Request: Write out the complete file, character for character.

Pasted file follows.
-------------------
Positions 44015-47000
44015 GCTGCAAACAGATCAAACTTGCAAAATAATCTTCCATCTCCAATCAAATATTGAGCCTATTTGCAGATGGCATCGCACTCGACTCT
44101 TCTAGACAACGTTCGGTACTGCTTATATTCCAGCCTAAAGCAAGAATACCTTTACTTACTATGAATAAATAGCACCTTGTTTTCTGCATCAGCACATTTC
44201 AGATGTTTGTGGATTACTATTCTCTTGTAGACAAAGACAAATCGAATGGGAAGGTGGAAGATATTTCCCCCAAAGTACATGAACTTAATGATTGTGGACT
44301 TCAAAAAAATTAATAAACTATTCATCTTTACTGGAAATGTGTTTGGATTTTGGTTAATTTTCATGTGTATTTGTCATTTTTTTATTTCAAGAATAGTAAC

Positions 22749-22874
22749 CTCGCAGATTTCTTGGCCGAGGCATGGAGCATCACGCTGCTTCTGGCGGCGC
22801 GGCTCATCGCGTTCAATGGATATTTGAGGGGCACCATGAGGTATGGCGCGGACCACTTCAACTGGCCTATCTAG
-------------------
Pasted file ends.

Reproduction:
Positions 44015-47000
44015 GCTGCAAACAGATCAAACTTGCAAAATAATCTTCCATCTCCAATCAAATATTGAGCCTATTTGCAGATGGCATCGCACTCGACTCT
44101 TCTAGACAACGTTCGGTACTGCTTATATTCCAGCCTAAAGCAAGAATACCTTTACTTACTATGAATAAATAGCACCTTGTTTTCTGCATCAGCACATTTC
44201 AGATGTTTGTGGATTACTATTCTCTTGTAGACAAAGACAAATCGAATGGGAAGGTGGAAGATATTTCCCCCAAAGTACATGAACTTAATGATTGTGGACT
44301 TCAAAAAAATTAATAAACTATTCATCTTTACTGGAAATGTGTTTGGATTTTGGTTAATTTTCATGTGTATTTGTCATTTTTTTATTTCAAGAATAGTAAC

Positions 22749-22874
22749 CTCGCAGATTTCTTGGCCGAGGCATGGAGCATCACGCTGCTTCTGGCGGCGC
22801 GGCTCATCGCGTTCAATGGATATTTGAGGGGCACCATGAGGTATGGCGCGGACCACTTCAACTGGCCTATCTAG